Minutes before my children and I arrived at our seaside resort on the Gulf Coast of Florida, I got pulled over and given a speeding ticket ($113.50!). It was last March, and like most kids and their parents, at that point in the school calendar we were in extreme need of a hiatus—from pop quizzes, piano scales, and 20-pound book bags. College students may claim spring break as their own, but families need to reboot too.
As for me and my crew, we were minus my husband, whose work would only allow him to wing in at the end of the week. So I picked an easy, all-about-the-outdoors destination: South Seas Island Resort, on Captiva Island, which connects to neighboring Sanibel via a tiny bridge. The two are barrier islands—largely given over to nature preserves and bike paths—and in 2004, the tip of Captiva took a direct hit from Hurricane Charley. We checked in just as South Seas was reopening, after a $140 million resuscitation. Even the sand in front of our Gulf cottage was new.
Also new to these parts: our friends the Neills—Bruce, a marine biologist; Evelyn, until recently the president of creative at an ad agency; and their two young daughters. After many spring trips to Sanibel from their home in New York, they decided to stay. They’ve since opened the Sanibel Sea School, a nonprofit specializing in educational eco-adventures for local and visiting kids.
On our first morning, the Neills whisked us by boat to North Captiva Island for a swim off a sandbar followed by fish tacos. Dolphins swooped around us, and Evelyn pointed out a flock of prehistoric-looking ibis. Back at South Seas, life was equally enchanting: We ate Cheerios on our porch overlooking the water, and had a stretch of beach—plus a nearby tennis court and small pool—nearly to ourselves. We sampled the resort’s two main pools, kids’ tennis clinic, pizza parlor, and game room, all of which were a ways down the road from our quarters. But mostly we didn’t budge.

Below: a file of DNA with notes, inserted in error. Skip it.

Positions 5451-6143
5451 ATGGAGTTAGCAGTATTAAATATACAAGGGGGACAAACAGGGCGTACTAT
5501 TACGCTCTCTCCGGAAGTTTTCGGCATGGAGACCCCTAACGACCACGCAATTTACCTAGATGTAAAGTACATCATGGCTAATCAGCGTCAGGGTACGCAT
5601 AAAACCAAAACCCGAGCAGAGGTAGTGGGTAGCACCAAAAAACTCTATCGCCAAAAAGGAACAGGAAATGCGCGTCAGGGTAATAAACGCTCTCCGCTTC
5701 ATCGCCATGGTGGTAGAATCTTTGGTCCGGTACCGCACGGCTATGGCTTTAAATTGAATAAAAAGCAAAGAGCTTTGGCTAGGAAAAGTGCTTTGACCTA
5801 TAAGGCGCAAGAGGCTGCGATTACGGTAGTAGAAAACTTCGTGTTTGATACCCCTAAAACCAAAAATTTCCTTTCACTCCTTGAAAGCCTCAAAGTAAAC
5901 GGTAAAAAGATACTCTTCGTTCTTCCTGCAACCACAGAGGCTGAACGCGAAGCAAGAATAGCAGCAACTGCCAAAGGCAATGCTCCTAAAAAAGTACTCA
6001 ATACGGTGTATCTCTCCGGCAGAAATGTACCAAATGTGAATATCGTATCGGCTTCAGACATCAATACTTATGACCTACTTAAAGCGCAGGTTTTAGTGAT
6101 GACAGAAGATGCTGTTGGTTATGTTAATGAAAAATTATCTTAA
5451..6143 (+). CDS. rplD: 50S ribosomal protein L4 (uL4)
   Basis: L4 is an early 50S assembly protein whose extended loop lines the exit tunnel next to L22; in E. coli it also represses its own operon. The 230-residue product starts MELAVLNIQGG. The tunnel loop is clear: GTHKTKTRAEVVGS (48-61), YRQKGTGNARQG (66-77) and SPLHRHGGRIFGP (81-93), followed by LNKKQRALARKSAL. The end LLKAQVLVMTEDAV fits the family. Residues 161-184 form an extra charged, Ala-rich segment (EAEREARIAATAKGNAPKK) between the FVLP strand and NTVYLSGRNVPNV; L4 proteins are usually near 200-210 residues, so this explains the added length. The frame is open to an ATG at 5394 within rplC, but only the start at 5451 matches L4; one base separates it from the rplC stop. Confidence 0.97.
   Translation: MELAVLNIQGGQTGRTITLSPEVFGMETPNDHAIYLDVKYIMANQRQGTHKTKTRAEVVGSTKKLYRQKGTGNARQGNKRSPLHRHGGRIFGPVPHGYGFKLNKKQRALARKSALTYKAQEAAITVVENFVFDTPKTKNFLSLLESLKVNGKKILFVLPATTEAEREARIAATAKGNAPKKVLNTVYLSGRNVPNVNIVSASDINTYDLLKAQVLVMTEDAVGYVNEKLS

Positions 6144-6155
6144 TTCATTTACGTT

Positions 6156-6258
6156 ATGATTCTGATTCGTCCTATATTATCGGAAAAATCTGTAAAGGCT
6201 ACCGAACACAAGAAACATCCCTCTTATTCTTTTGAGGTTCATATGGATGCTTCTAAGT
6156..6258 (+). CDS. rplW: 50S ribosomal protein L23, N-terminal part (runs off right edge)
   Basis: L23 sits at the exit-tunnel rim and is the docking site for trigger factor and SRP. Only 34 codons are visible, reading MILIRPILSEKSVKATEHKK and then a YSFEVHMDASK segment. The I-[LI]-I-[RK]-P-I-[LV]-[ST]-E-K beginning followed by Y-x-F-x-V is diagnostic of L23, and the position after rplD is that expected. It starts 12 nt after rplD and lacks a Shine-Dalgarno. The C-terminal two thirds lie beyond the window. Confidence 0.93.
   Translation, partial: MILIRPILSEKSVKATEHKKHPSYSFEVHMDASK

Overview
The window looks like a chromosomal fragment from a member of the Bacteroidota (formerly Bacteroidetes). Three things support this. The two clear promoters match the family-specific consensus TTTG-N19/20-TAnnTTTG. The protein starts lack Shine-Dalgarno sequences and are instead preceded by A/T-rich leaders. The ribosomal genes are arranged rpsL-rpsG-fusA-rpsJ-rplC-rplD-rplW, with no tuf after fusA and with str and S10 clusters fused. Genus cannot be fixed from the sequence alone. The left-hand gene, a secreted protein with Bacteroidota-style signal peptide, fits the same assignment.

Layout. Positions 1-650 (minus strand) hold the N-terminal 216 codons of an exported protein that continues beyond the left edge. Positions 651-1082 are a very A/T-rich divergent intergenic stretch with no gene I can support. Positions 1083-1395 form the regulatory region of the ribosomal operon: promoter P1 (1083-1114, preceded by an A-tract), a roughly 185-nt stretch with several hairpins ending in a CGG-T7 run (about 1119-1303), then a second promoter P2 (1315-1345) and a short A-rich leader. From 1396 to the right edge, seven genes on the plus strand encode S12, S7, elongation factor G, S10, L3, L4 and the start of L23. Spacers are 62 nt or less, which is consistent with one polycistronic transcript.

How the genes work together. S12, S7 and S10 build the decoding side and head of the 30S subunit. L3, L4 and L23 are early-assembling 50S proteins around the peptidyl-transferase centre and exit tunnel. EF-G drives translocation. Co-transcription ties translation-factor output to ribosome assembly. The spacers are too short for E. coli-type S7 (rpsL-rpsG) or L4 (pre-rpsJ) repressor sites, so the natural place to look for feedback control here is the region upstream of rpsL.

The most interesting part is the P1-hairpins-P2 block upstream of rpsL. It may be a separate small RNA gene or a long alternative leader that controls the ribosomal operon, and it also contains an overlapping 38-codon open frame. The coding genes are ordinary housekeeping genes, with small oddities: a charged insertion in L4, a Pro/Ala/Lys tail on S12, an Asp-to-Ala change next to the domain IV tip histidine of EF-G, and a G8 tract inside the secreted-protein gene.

We did, of course, sign on for a day at Sea School, housed in a 1942 Army cabin at the cozy East End of Sanibel. As we ate coconut that Bruce had shredded with an electric drill, he showed us seashell fossils found just outside the school. Then he led the way to the beach, where he let us discover for ourselves that what looks like spiraling seaweed is actually filled with baby whelks, that the ocean floor is strewn with sand dollars—and that it can be a good idea to let a vacation redirect your entire life.
I’m a sucker for pretty lollies, especially ones that evoke a particular place. We found the die in Vegas, the fish on Sanibel Island, and the cactus in Phoenix. I’d like to say we display them as sweet souvenirs, but they never last that long.